Case Study Beaverbrook Art Gallery
The Beaverbrook Art Gallery is the largest art gallery in the Atlantic Region, as well as New Brunswick’s officially designated provincial art gallery, featuring over 5,000 works of art from around the world in its permanent collection. In recent years, the Gallery has expanded its collection to include a wider selection of modern and contemporary Canadian and International art. The Beaverbrook is home to notable works by Salvador Dali, J.M.W. Turner, the Group of Seven, Dennis Oppenheim, and many more.
As a gallery housing art work of this significance, it is essential to maintain very strict control over temperature and humidity within the facility, to minimize the potential for damage to the art. For many years, the temperature control system of the gallery was fighting itself, simultaneously heating and cooling in an attempt to maintain a stable environment, and as a result used significantly more energy than needed in the process.
The antiquated system also included pneumatic controls, which meant the system reacted more slowly as compared to a more modern digital system complete with a variable speed drive that can maintain tighter control over the requested temperature and humidity.As a result, the Gallery’s heating and ventilation system had to work much harder than needed, leading to higher energy consumption, as well as unnecessary wear and tear on the mechanical system.
Through NB Power’s Commercial Building Retrofit Program, the Beaverbrook Gallery received $2,000 for their energy audit. The audit helped determine which upgrades would be most prudent in order to reduce energy consumption, while also maximizing control over the temperature and humidity. After the upgrades were completed, the Beaverbrook received $64,830 in incentives for their efficiency upgrades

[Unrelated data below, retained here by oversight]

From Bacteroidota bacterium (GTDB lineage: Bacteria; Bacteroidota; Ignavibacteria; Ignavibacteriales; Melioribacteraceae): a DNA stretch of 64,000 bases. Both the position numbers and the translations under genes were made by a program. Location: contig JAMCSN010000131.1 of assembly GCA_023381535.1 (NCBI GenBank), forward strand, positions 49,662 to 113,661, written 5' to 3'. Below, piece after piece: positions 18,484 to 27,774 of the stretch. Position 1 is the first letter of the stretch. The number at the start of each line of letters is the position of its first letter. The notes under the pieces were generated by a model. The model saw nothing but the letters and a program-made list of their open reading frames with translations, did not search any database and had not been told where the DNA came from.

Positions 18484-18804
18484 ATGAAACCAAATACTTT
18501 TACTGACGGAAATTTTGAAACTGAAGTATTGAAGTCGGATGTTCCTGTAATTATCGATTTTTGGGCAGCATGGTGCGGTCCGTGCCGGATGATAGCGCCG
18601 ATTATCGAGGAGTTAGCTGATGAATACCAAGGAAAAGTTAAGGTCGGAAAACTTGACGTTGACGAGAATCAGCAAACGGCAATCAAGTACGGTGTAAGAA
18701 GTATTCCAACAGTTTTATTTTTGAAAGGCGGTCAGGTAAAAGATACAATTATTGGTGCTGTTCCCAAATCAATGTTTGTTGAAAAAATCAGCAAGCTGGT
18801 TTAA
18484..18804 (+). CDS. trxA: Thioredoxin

The retrofit involved replacing the motors for the air handling unit, replacing the pneumatic controls (which were at the end of their useful life) with new digital controls, as well as installing a half-dozen variable frequency drives (VFDs) in the building. The new digital controls communicate with the VFDs, which can ramp the associated fans up or down depending on the air conditions, and provide more nuanced control. The controls also allow the temperature to be adjusted by zone, meaning that conditioned air is only provided to the sections of the building that actually need it, again reducing the strain on the mechanical equipment.
Thanks to these advanced controls, Beaverbrook is now able to more easily maintain standards set by the Canadian Conservation Institute, ensuring temperature fluctuations of less than 2 degrees Celsius and 5% humidity from the ideal gallery conditions (22 degrees Celsius and 50% humidity). This in turn ensures that Beaverbrook will continue to have access to some of the most important works of art in the world.
Finally, the building’s high-pressure sodium exterior lights were replaced by LED lighting. The installed LED lighting is more crisp and direct compared to the former muted light of the sodium bulbs, establishing a more secure environment, and a more vivid, colourful looking building. These lights use two thirds less wattage as the old bulbs, and are also controlled by an astronomical clock and photocell to ensure that they’re only coming on when needed.
In addition to the upgrades completed through the Commercial Building Retrofit Program, the Beaverbrook has taken every opportunity to continue making energy efficiency improvements alongside subsequent renovations. As a result, the Beaverbrook Gallery was able to complete an expansion of 5,000 square feet over three levels, including the addition of an on-site café, without seeing an increase in their energy bills. These energy savings mean the gallery will continue to be sustainable into the distant future, and will allow them to put more money into programs and exhibitions that will only enhance the overall experience for their guests.